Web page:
RBI Governor Shaktikanta Das recently spoke of a focus on human capital and productivity growth as a way to push economic growth in the medium term. Speaking to business leaders at the National Executive Committee of FICCI, he said: “By any reckoning, Covid-19 will leave long-lasting scars on productivity levels of countries around the world. During earlier episodes of epidemics in the past — SARS, MERS, Ebola and Zika — productivity is estimated to have declined by about 4 per cent over three years. The Covid impact on productivity could be expected to be much larger.”

On productivity, Nobel laureate Paul Krugman remarked, “Productivity isn’t everything, but in the long run, it is almost everything.” The criticality of productivity is also highlighted by another renowned economist, Maurice Obstfeld. To quote him: “If sustained, low productivity growth would have profound adverse implications for progress in global living standards.”

Power of productivity

A recent World Bank report on productivity recognises that human capital, comprising knowledge, skill and health that people accumulate over their lives, is a central driver of sustainable growth and poverty alleviation. Thus, to sustain higher economic growth and enhance the standard of living in the economy, there should be emphasis on human capital and productivity growth.

But how does this work in times like the pandemic, when growth has collapsed and the outlook is gloomy? There is a clamour for interest rate reductions as booster shots, even though these have not worked in the current scenario. In contrast, the issue of productivity is unglamorous, and often not taken note of in public debate.

To understand the power of productivity — which is the ratio of output (as measured by GDP) to labour input — it is important to see how this, rather than mere capital accumulation (higher savings and investment rates), drives growth. The 1950s growth model by Robert Solow concluded that 80 per cent of the US output per labour hour during 1909-1949 was due to technological progress. Illustratively, Solow’s finding was that during the above period, the average annual growth was 2.9 per cent per year, of which 0.32 per cent was attributed to capital accumulation,1.09 per cent was due to increase in the input of labour and the remaining 1.49 per cent was due to technological progress.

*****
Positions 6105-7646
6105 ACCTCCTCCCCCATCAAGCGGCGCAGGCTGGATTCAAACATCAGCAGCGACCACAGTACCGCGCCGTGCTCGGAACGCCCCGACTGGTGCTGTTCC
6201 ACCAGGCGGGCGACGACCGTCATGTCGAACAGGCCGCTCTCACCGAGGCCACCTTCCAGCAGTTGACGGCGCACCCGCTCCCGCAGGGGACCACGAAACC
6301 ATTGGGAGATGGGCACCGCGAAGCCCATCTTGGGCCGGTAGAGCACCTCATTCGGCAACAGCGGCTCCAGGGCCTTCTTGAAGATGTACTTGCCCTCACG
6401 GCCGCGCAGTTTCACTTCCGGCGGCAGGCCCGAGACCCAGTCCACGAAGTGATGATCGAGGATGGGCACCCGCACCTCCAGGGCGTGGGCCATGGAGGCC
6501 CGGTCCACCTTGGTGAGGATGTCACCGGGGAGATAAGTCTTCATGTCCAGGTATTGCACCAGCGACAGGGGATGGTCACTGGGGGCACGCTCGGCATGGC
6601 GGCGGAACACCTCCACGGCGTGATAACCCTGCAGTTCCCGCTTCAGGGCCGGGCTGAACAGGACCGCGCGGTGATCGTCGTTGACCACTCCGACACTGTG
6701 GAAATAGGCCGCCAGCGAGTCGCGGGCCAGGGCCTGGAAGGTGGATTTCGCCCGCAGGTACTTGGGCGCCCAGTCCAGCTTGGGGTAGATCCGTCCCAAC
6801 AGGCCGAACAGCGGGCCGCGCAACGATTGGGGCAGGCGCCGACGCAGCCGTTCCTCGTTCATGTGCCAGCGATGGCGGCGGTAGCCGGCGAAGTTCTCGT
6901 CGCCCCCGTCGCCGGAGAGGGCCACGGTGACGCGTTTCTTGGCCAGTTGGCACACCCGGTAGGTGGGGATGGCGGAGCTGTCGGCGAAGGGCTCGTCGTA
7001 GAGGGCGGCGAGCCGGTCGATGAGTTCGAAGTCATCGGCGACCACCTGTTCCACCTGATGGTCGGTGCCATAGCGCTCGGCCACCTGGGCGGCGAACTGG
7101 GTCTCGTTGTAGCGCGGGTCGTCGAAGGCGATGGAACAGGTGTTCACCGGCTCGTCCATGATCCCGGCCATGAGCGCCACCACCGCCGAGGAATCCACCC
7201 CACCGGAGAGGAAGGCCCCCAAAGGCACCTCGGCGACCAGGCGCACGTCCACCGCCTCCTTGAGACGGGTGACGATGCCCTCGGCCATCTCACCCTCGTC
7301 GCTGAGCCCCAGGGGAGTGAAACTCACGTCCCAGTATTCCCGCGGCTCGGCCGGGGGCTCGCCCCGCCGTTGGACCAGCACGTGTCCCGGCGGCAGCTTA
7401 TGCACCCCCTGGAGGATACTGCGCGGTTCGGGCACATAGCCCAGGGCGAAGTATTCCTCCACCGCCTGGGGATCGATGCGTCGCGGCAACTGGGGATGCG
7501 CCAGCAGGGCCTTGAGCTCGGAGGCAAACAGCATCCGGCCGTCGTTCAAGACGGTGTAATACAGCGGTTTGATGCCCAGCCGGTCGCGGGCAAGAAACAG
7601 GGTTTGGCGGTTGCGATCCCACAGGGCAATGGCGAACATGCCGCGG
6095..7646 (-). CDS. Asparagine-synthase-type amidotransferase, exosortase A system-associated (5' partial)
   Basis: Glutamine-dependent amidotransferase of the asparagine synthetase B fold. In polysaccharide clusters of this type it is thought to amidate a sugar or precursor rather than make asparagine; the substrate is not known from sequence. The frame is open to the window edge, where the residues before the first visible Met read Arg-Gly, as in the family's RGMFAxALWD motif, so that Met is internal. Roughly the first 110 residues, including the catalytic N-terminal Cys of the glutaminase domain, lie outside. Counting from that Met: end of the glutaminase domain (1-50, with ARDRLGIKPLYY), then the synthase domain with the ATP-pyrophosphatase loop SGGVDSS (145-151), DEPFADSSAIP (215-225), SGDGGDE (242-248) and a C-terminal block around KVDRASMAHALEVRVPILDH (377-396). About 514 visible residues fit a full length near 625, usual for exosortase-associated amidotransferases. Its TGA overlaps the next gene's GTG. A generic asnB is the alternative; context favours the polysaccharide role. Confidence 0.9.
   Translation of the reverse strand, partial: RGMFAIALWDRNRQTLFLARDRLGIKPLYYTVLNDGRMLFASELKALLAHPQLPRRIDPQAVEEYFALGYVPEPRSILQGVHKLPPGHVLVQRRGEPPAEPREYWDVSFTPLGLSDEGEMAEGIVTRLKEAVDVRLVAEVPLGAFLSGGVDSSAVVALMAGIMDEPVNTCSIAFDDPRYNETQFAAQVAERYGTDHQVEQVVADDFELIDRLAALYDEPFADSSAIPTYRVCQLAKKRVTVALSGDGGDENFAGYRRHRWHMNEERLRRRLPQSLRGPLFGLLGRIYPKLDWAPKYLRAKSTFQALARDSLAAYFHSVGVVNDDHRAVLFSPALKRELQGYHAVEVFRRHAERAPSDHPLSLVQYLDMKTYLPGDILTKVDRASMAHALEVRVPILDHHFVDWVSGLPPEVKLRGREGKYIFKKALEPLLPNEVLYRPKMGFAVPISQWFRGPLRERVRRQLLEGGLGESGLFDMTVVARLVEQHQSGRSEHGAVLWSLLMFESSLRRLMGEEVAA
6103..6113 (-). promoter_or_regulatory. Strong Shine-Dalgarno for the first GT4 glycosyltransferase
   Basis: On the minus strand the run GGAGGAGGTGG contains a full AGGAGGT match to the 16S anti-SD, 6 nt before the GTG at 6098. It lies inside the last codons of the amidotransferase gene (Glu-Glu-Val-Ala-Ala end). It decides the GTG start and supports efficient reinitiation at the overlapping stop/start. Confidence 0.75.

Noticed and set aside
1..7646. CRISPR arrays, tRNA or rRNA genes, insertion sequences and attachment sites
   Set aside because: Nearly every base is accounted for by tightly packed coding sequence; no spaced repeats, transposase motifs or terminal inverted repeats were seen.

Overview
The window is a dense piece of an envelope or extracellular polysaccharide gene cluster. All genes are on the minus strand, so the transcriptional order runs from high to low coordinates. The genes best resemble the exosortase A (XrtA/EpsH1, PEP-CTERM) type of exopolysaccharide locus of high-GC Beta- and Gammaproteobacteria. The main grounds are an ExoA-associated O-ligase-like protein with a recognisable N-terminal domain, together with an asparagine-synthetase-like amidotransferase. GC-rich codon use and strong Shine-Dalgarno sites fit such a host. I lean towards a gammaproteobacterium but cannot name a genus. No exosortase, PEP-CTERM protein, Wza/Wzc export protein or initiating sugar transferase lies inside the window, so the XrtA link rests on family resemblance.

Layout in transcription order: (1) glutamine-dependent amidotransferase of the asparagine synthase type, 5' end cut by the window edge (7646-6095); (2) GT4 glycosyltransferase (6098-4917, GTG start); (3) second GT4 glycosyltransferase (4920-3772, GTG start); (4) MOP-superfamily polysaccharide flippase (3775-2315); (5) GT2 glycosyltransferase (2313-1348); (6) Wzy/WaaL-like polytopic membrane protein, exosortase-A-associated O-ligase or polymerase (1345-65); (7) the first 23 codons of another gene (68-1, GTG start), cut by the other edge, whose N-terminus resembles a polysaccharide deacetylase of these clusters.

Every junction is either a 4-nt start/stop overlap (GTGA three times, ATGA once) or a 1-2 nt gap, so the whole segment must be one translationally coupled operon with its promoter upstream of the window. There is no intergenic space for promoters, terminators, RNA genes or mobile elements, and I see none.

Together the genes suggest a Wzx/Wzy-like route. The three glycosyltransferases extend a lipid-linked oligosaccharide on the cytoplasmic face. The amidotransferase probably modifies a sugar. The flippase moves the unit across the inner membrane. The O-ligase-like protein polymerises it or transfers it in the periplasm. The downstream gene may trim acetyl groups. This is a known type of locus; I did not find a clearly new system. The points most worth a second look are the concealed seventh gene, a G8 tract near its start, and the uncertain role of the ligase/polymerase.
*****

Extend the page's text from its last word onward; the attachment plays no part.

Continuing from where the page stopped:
Solow’s conclusion is useful even today, and also in the Indian context — which is a labour-surplus economy — because labour and technology are critically related. Thus, in case of productivity growth, two critical inputs are a skilled labour force, to draw the benefits of technological progress; and a healthy labour force to work at potential — which is nothing but an emphasis on human capital. According to data available with the RBI, the Indian economy experienced an overall productivity growth of 0.9 per cent per annum, on an average, from 1980-81 to 2017-18. In the immediate post-global financial crisis (GFC) period — from 2008-09 to 2012-13 — there was a decline in productivity by 0.3 per cent annually, while the period thereafter up to 2017-18 recorded an annual productivity growth of 2.4 per cent. The contribution of productivity growth to the overall GDP growth of the Indian economy over the period 1980-81 to 2017-18 was about 15 per cent. During 2013-14 to 2017-18, its contribution increased significantly to about 34 per cent.